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Loughrigg Fell

One of the easier targets in the Lake District was Loughrigg Fell. If you’re staying in Ambleside, you don’t even need a car as it’s a 6 mile walk only. We stayed at a BnB in Windermere, so we first had to drive up to Ambleside and then find somewhere to park the car. If all else fails, just go with a “Pay & Display” parking lot and save yourself the hassle as we did; Ambleside can be quite busy.

Loughrigg Fell is a hill in the central part of the English Lake District. It stands on the end of the long ridge coming down from High Raise over Silver How towards Ambleside, and is separated from its neighbours by the depression of Red Bank.

Source: Wikipedia

The weather was sunny with almost clear skies and I didn’t expect to actually shoot a keeper that day. We entered Rothay Park, where we asked for directions and were on our way. When we had left the park and walked another mile or so, we stopped for a break and drank up under the shady cover of a tree. I had a look around and got the feeling that there was an image waiting to be shot. I turned towards the tree, took a couple of steps back and there it was: The tree was kind of looming over the path and framed some distant hills, the whole thing looked like something out of a poem.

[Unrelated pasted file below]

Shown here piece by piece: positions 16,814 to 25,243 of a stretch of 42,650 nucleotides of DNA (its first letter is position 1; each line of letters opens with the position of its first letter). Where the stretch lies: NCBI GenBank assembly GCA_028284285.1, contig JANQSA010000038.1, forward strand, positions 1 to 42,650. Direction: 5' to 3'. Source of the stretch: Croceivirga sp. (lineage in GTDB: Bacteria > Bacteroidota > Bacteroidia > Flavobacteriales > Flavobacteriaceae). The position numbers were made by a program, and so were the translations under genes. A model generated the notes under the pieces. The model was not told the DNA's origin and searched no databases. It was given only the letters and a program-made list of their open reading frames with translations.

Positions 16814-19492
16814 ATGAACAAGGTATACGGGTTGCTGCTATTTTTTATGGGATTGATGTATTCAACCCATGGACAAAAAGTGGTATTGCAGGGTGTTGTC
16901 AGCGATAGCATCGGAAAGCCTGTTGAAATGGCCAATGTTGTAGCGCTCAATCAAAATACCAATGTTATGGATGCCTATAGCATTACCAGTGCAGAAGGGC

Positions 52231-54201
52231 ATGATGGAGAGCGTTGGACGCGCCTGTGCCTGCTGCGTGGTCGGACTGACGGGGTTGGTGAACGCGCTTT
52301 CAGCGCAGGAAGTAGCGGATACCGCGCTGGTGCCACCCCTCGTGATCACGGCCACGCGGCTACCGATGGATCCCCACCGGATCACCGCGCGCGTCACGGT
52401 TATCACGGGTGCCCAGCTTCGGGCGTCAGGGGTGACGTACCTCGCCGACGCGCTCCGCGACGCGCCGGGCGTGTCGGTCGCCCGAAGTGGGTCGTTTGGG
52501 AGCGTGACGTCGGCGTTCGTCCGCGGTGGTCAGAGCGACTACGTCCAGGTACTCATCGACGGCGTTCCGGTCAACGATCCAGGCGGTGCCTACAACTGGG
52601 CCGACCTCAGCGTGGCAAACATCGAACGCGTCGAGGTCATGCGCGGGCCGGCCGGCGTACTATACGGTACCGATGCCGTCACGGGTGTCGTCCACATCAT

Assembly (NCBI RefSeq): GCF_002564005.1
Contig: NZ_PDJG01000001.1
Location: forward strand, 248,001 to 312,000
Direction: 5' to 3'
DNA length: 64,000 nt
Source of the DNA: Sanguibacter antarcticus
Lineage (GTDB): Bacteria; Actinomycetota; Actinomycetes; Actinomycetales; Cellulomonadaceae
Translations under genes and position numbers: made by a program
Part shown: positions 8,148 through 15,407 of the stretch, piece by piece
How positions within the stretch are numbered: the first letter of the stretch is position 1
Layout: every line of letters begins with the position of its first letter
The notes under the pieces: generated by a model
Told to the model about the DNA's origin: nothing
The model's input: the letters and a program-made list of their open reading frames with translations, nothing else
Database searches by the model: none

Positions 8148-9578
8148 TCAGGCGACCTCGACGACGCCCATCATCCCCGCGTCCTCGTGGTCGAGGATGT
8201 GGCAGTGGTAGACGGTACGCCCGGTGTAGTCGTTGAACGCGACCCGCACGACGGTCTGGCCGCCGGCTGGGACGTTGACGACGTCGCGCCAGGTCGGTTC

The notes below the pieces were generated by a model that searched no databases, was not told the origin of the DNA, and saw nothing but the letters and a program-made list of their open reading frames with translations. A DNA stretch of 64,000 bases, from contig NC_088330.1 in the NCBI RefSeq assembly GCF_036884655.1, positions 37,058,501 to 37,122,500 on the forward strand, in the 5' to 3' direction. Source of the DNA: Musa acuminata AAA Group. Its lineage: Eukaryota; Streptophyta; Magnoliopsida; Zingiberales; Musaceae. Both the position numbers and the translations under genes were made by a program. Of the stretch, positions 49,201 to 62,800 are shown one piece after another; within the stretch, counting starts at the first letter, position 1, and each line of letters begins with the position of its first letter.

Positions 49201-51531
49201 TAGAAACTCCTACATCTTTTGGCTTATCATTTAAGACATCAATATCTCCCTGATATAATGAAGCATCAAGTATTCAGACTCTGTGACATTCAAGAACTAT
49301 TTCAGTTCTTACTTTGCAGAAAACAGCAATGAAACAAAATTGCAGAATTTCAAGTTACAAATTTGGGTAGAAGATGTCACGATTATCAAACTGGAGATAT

I set the camera up and shot the whole scene as a panorama, completely relying on depth of field for sharpness, I didn’t fancy focus stacking and stitching at the same time, so f/11 and 1/60 of a second would have to do; I picked my favorite lens for this image: The incredibly sharp AF-S Nikkor 35mm/1.8G ED.

Tree With A View (click for larger image).

We then continued on to Loughrigg Fell Summit. The view was spectacular and I took a picture, but it wasn’t anywhere near as brilliant as the picture of the tree so I haven’t edited it yet. I still might, but for now I’m happy with this pin-sharp, 13193 x 5530 pixel panorama and I’m considering having it printed and framed.

Just need the wall space…

If you’re headed for a popular location, keep an eye open for potential images on the way. Take your time, turn around often, make sure you’re not missing out on a beautiful scene unfolding behind your back. If you’re lucky, there is an image waiting to be taken. That image will be yours, and yours alone.

Thorsten Westheider

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